ABC News photo
When you work at NFPA, you are struck by fire trends that would escape the average person who works in pharmaceuticals, banking, business or a tech start-up. A recent news story reminded me of that, and made me wonder, “Why do we continue to see the same fire challenges over and over again?”
On Thursday morning, there was a devastating fire at a fireworks factory just outside of Jakarta, Indonesia. Sparks from a welding job ignited fireworks and a horrific blaze broke out. At least 47 were killed and dozens more were injured. Some experienced burns over 80% of their body. The death toll is expected to rise.
Workers were unable to escape, prompting residents and police to break down walls in an attempt to free trapped victims. The explosion is being regarded as one of Indonesia's worst industrial disasters on record.
This is not the first time I have read or written about firework factory fires in my two years at NFPA. Earlier this year, I reported on an explosion in a Northern Portugal fireworks factory that took the lives of six. My colleague, who manages international relationships for NFPA, also posted a blog about a blast in a densely populated fireworks marketplace in Tultepec, Mexico right before Christmas. At least 42 people were killed and dozens were injured in that explosion. There have been other catastrophic fires linked to firework factory explosions.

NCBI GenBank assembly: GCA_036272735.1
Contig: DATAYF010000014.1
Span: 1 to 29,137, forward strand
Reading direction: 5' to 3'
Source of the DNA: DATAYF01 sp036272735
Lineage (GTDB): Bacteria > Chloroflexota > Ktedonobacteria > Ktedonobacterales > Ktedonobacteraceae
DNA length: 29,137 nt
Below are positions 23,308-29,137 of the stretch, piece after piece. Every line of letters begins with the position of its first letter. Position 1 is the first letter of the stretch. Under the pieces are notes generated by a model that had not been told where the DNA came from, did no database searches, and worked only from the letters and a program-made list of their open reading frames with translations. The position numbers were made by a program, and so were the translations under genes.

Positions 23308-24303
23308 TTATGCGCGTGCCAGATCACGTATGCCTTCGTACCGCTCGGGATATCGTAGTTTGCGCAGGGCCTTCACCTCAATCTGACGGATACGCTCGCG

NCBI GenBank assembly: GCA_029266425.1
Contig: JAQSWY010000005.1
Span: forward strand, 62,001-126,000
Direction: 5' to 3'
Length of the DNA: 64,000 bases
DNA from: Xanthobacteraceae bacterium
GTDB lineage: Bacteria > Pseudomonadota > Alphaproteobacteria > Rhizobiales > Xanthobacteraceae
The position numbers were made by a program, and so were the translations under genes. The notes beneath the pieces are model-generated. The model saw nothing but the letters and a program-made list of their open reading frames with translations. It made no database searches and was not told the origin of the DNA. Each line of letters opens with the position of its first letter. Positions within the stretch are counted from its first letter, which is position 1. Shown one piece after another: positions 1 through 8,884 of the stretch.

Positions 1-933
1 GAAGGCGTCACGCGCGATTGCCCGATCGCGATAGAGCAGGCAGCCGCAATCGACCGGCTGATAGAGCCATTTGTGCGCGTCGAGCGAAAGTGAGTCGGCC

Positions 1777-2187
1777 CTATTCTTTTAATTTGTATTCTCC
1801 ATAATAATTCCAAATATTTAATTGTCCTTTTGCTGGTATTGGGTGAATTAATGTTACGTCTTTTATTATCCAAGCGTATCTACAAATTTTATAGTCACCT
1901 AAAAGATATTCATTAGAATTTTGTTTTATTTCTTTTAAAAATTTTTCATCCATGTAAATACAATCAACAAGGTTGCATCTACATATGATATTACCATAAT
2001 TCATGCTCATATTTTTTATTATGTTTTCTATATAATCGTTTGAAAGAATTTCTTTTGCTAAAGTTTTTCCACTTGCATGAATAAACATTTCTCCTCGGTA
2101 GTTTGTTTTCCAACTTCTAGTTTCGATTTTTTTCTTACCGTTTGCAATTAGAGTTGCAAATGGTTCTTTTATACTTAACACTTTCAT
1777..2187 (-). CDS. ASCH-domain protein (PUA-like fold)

ABC News reports that the cause behind the recent fatal event at the Tangerang plant was welding. This is another persistent fire concern that has been on NFPA’s radar. NFPA 51B, the Standard for Fire Prevention During Welding, Cutting, and Other Hot Work offers provisions to prevent injury, loss of life, and loss of property during welding, heat treating, grinding, and similar applications producing or using sparks, flames, or heat.
NFPA has taken steps to inform audiences about hot work best practices and safety precautions, and has reported on several incidents recently. In August, welders working on a Virginia rooftop caused harm at a country club. NFPA has also been collaborating with Boston Fire and local labor leaders on a hot work safety program. This certificate program was created in the aftermath of a Back Bay fire that took the lives of two firefighters in March 2014. So far this year, more than 20,000 trade workers have taken this hot work training so that they can pull permits and work safely within Boston city limits.
NFPA 1124, the Code for the Manufacture, Transportation and Storage of Fireworks and Pyrotechnic Articles, establishes fire and life safety requirements for the manufacture, transportation, and storage of fireworks, pyrotechnic articles, and any components containing pyrotechnic or explosive compositions. It does not apply to the retail sales, associated storage or the use of consumer fireworks by the general public. NFPA 1123, Code for Fireworks Display addresses the professional use of fireworks including set up and outdoor fireworks operations.
According to the ABC news report, Jakarta police official Nico Afinta said Thursday’s fire in Indonesia could have been prevented if the factory owner had observed safety protocols. Sound familiar?